Your boss might twitch a bit when you mention arrays ("a raise", get it? A Chris Thompson joke). I strongly suggest using Mozilla developer docs for JavaScript reference materials. Sometimes technical writers have a penchant for obfuscation though, so I've just noted down some Array methods that have some finer points which are often overlooked. Not really an article that is a deal breaker for a technical interview, more like a "note to self" type of thing. Anyhoo, voila.


When you push something to an array, the return value is the new length of the array. I used push all the time but never used considered the return value. Note to self.


Concat is really handy. I try to keep in mind that multiple arrays can be concatenated:

var nums = [1,2,3].concat([4,5,6],[7,8,9],[10,11,12]);  
//nums will be [1,2,3,4,5,6,7,8,9,10,11,12]

Array.shift and Array.unshift

Two great functions. With these two you can implement a queue data structure.

const queue = [];  
// [3, 2, 1]
queue.shift(); //3  
queue.shift(); //2  
queue.shift(); //1  
// []


Not to be confused with splice. Slice returns a slice of the target array.

//[2, 3]


Handy to check if some of your array elements are truthy. You can also !Array.some to find out if none are "truthy".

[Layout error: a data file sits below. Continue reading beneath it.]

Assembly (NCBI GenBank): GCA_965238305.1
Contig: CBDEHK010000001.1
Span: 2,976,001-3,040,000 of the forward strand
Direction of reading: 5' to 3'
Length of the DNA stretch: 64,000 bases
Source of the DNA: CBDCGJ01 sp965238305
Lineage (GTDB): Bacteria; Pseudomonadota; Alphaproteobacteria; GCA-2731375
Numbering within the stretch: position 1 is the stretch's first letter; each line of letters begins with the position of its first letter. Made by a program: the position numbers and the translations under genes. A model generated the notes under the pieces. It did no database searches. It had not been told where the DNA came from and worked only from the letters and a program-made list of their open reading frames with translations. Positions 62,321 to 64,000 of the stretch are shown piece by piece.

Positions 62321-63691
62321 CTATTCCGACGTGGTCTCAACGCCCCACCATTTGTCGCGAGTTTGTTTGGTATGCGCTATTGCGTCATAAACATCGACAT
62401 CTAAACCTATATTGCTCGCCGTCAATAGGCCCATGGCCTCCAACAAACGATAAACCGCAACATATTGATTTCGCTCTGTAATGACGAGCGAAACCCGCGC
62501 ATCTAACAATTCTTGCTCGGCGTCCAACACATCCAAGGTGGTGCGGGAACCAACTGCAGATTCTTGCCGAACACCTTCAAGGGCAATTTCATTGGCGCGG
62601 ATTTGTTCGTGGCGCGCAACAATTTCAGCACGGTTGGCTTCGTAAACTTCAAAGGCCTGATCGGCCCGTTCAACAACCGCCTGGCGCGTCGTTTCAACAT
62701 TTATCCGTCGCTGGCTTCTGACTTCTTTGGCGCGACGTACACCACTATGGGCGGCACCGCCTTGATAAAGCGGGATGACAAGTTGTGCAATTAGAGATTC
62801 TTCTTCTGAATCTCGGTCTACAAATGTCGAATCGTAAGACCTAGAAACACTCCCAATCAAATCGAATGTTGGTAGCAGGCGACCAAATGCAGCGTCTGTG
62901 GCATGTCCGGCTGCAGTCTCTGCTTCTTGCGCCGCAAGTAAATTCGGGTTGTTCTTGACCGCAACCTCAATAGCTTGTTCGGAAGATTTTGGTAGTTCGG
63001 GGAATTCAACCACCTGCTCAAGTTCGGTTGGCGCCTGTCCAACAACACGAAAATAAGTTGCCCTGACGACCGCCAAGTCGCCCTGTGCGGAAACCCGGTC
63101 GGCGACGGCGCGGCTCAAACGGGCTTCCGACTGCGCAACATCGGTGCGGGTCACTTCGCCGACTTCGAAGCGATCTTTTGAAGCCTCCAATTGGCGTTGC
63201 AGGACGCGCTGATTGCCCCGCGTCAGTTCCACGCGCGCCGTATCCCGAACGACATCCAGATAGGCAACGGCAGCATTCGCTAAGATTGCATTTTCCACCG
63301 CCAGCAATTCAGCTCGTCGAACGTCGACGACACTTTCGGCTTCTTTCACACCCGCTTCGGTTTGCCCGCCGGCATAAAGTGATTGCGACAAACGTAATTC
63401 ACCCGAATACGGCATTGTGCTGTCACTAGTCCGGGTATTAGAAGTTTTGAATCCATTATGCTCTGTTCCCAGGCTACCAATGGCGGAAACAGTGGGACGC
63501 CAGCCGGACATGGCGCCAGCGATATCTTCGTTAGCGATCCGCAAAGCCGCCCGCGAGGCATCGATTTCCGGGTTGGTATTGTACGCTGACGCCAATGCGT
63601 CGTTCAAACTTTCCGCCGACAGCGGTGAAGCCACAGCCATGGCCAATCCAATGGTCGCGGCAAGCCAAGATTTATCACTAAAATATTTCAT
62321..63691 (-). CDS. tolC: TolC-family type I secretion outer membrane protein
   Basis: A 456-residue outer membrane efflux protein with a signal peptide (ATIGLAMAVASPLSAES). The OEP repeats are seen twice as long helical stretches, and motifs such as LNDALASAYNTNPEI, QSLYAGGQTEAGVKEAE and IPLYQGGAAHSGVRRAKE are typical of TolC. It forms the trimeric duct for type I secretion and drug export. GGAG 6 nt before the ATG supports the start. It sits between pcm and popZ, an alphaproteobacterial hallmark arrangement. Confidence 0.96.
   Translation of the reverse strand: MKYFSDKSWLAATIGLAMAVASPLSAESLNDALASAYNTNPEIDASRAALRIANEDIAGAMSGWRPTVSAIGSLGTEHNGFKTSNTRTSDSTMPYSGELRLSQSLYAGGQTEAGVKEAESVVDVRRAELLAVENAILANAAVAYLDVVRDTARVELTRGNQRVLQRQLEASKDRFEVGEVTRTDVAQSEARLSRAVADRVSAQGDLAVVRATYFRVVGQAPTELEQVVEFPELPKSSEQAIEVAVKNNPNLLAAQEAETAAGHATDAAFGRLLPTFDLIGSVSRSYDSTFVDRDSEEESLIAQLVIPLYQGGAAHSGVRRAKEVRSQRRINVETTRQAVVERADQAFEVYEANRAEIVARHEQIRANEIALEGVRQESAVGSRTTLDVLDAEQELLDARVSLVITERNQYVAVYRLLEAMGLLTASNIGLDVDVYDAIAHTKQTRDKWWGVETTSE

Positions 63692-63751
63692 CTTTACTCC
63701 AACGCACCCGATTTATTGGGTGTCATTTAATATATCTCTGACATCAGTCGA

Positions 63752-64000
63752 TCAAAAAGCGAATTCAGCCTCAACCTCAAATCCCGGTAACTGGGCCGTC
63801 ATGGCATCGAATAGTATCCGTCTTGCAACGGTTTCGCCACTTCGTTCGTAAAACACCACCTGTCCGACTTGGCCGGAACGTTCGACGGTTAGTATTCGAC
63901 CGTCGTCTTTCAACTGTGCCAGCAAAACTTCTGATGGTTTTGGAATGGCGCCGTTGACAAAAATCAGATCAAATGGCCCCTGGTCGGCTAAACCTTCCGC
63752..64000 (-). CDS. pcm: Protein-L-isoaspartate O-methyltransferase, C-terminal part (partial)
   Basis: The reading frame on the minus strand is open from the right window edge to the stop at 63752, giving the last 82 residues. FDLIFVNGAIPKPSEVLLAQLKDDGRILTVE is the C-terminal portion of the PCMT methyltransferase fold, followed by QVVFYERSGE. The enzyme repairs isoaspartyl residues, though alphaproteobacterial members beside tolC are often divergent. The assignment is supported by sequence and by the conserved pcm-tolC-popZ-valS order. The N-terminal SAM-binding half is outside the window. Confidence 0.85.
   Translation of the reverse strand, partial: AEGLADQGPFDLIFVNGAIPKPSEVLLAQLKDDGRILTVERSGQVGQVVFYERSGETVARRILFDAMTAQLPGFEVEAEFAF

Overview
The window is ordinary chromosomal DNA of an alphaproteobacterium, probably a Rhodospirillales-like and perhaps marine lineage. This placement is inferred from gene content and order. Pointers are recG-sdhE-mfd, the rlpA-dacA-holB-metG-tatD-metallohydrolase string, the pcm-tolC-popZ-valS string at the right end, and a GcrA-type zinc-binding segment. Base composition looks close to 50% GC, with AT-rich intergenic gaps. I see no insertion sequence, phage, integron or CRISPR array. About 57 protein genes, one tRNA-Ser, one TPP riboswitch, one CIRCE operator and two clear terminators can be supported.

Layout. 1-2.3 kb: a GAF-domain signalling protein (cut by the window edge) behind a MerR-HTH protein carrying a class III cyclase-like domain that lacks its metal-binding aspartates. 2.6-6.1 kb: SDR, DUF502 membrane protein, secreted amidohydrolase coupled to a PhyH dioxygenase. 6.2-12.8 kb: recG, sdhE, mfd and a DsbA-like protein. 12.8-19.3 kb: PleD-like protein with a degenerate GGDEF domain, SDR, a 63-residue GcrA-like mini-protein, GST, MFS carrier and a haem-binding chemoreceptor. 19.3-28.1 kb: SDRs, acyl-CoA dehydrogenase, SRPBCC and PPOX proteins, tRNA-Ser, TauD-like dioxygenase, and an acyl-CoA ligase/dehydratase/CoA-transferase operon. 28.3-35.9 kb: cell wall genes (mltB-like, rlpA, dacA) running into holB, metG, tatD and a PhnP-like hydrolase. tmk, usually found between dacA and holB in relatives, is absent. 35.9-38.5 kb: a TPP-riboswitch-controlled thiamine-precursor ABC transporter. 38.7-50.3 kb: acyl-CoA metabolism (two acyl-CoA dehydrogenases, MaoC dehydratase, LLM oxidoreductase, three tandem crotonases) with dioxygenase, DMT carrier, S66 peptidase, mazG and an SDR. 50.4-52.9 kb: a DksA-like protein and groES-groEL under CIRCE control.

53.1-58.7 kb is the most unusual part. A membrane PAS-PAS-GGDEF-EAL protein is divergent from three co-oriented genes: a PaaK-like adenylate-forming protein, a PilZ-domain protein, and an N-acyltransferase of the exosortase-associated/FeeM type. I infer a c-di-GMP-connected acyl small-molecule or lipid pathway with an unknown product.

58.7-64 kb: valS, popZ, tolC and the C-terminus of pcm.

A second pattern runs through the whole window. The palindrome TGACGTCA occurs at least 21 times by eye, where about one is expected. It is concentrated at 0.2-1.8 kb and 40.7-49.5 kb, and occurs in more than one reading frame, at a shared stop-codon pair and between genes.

I used to use splice to just delete elements from an array (that function and its name didn't make much sense to me before). However it is much more useful and more to it than just deleting elements.

The splice function modifies the array it is being used on. If any elements have been deleted they are returned, if nothing has been removed it returns an empty array.

Say we want a list like 1,2,3,4,5,6,7,8 but we have a list like this:

var test = [1,2,4,4,5,8]  

First, lets add the number 3 to the third element of the array. As we know, arrays are zero indexed, so we want to put 3 into the third element, which would have the index of 2.

The second parameter is how many elements we want to remove, or rather, the number of elements to skip over before we "splice" the remaining section. In this case we do not want to remove any so we specify 0.

Then we pass in the item/s we want to be inserted, in this case 3. Now we have [1, 2, 3, 4, 4, 5, 8] which is looking much better.


We have 4 appearing twice, so we need to remove one. Let's remove the first. To do this we pass in the index to delete from, so starting at 0 it will be 3. Then we pass how many we want to delete, which is 1. The rest of the array is "spliced" to the first part, so in essence it deletes 1 element.


This would return [4] and test would be [1, 2, 3, 4, 5, 8].

Next we need to fill the gap between 5 and 8, so we need to insert 6 and 7. We can do that in one go by specifying the index to start at, how many to delete/skip over, and then the new values to insert:


Again, an empty array is returned as nothing has been deleted, and test is now [1, 2, 3, 4, 5, 6, 7, 8].


There is more to Array.sort than meets the eye.


More information at MDN